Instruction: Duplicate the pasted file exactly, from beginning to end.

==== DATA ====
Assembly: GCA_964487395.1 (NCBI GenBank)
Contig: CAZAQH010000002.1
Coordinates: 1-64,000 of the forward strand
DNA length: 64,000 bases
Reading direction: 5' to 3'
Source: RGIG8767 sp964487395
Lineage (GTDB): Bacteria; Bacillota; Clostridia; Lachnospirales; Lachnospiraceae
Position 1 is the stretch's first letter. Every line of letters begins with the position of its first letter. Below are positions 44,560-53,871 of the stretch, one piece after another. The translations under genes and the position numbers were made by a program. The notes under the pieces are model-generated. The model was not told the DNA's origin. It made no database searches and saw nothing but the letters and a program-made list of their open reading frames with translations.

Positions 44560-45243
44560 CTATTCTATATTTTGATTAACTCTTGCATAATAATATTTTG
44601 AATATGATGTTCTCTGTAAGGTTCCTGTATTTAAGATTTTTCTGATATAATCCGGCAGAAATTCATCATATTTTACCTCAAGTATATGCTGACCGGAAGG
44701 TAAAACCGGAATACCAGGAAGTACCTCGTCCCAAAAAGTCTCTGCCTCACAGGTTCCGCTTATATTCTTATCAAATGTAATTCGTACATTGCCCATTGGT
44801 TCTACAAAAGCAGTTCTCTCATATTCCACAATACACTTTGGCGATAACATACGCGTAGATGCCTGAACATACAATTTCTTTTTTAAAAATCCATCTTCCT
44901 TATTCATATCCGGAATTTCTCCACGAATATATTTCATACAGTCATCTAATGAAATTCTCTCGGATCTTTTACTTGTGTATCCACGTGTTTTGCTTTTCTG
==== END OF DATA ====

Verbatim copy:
Assembly: GCA_964487395.1 (NCBI GenBank)
Contig: CAZAQH010000002.1
Coordinates: 1-64,000 of the forward strand
DNA length: 64,000 bases
Reading direction: 5' to 3'
Source: RGIG8767 sp964487395
Lineage (GTDB): Bacteria; Bacillota; Clostridia; Lachnospirales; Lachnospiraceae
Position 1 is the stretch's first letter. Every line of letters begins with the position of its first letter. Below are positions 44,560-53,871 of the stretch, one piece after another. The translations under genes and the position numbers were made by a program. The notes under the pieces are model-generated. The model was not told the DNA's origin. It made no database searches and saw nothing but the letters and a program-made list of their open reading frames with translations.

Positions 44560-45243
44560 CTATTCTATATTTTGATTAACTCTTGCATAATAATATTTTG
44601 AATATGATGTTCTCTGTAAGGTTCCTGTATTTAAGATTTTTCTGATATAATCCGGCAGAAATTCATCATATTTTACCTCAAGTATATGCTGACCGGAAGG
44701 TAAAACCGGAATACCAGGAAGTACCTCGTCCCAAAAAGTCTCTGCCTCACAGGTTCCGCTTATATTCTTATCAAATGTAATTCGTACATTGCCCATTGGT
44801 TCTACAAAAGCAGTTCTCTCATATTCCACAATACACTTTGGCGATAACATACGCGTAGATGCCTGAACATACAATTTCTTTTTTAAAAATCCATCTTCCT
44901 TATTCATATCCGGAATTTCTCCACGAATATATTTCATACAGTCATCTAATGAAATTCTCTCGGATCTTTTACTTGTGTATCCACGTGTTTTGCTTTTCTG